Yes, yes, the Nokia 808 has a great camera. Xenon Flash. LED video light and torch. Replaceable, high capacity battery. Great speaker. Loads of RAM. Fast processor. Very fast GPU. Large system disk. Large built-in mass memory. Expandable via microSD. FM transmitter. Physical call/end keys. Clear Black polarisers. AMOLED display with always on clock. NFC.
You get all that. It's why every Symbian fan salivates over the 808 and why it has sold in relatively surprising numbers.
But I've got ten more design points that make me love the Nokia 808 even more. Ten points that few others have appreciated.
1. Lip changes
For much of the sides of the 808's screen, the glass sits slightly proud of the surround, enabling easier side to side swipe gestures. But look carefully at the top and bottom edges - the 'lip' gradually changes to rise up slightly above the glass, ensuring (along with the button bar) that when you put the 808 face down on a surface, there's little or no pressure on the full face of the glass. In theory, you're less likely to pick up dirt and dust. Yes, it's Gorilla Glass anyway, but some people have managed to put scratches in it, so why not be even safer?
2. Textured matt finish
The 808, it has to be said, is wonderfully finished. After the super-slippy aluminium N8 and the also pretty slippy gloss plastic of most competing smartphones, the textured plastic on the 808 feels superb in the hand, with maximum grip and almost zero chance of dropping it. And it's very tough plastic too, my 808 still looks pristine.
3. Repairability and hardware simplicity
Having had my 808 taken apart here and also having now done much of this myself, I can vouch for the fact that the 808 is supremely simple inside, simple to access and simple to repair. Essentially it's a sandwich construction: screen assembly, then motherboard, then back shell, all held together with little more than 8 screws. From my engineering and physics viewpoint, the simpler something is then the more reliable it will be and the easier it will be to sort out if anything does go wrong.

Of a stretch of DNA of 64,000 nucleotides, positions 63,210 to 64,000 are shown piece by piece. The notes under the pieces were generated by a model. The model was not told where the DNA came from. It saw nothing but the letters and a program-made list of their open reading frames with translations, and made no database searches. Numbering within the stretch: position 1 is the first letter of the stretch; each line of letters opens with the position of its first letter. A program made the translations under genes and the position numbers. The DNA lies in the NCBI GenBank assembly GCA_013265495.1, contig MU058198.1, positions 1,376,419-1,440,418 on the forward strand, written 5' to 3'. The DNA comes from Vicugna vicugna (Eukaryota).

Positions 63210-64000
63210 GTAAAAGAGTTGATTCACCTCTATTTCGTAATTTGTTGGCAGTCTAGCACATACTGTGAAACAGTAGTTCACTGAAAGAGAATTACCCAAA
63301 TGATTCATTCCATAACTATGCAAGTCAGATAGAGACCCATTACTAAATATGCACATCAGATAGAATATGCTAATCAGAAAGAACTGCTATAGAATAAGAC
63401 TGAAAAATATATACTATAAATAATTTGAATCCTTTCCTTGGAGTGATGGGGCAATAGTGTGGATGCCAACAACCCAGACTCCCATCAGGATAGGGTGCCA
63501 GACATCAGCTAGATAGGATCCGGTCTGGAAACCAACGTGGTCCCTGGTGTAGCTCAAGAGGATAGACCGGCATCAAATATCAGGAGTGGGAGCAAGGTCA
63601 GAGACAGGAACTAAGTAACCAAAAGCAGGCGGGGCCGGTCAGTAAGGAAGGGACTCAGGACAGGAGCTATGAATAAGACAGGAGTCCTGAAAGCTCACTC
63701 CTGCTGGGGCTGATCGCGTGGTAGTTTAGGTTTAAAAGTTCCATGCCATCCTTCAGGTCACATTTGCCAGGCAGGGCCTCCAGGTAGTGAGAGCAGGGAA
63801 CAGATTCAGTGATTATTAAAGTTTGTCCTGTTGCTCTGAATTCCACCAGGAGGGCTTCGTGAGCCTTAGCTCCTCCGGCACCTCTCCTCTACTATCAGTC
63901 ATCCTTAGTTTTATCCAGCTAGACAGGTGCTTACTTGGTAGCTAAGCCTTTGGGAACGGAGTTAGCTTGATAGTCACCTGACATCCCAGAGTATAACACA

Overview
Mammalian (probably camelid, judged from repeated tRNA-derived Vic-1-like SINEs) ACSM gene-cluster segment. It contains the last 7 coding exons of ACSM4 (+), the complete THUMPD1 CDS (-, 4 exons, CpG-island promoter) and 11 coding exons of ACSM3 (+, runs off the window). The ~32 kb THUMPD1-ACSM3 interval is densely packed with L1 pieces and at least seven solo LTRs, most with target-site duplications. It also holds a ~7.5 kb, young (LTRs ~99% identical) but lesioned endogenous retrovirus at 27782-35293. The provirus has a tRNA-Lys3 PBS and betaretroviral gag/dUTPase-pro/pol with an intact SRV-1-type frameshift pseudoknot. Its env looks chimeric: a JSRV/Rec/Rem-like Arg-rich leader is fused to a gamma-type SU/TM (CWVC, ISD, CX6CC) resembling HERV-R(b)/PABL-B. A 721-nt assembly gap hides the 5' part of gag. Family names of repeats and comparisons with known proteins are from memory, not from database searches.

4. Gorilla Glass used on camera rear
Going beyond the call of duty (and mindful of the fact that it was unable to satisfy the cry of geeks like me for a proper mechanical camera glass cover), Nokia not only put in glass over the monster camera, but it's Gorilla Glass. So, in theory, it shouldn't scratch or crack. Anecdotally, the glass over my 808's camera is still pristine, after over 6 months of hard use.
5. Camera glass is recessed
The glass is recessed by a good millimetre from the camera island outer shell, with obvious protective functions, from dirt and fingerprints. The interesting thing is that Nokia didn't have to do this. Cameras on a great many phones now sit flush with the back shell and the 808's camera island was already bulbous enough - there must have been the temptation to go for a flush fit and have an 808 that was 1mm thinner. Thankfully, the decision was made to go for a thicker island and a recess, with, again, the result that my hard used 808's camera glass rarely needs cleaning and still looks in mint condition.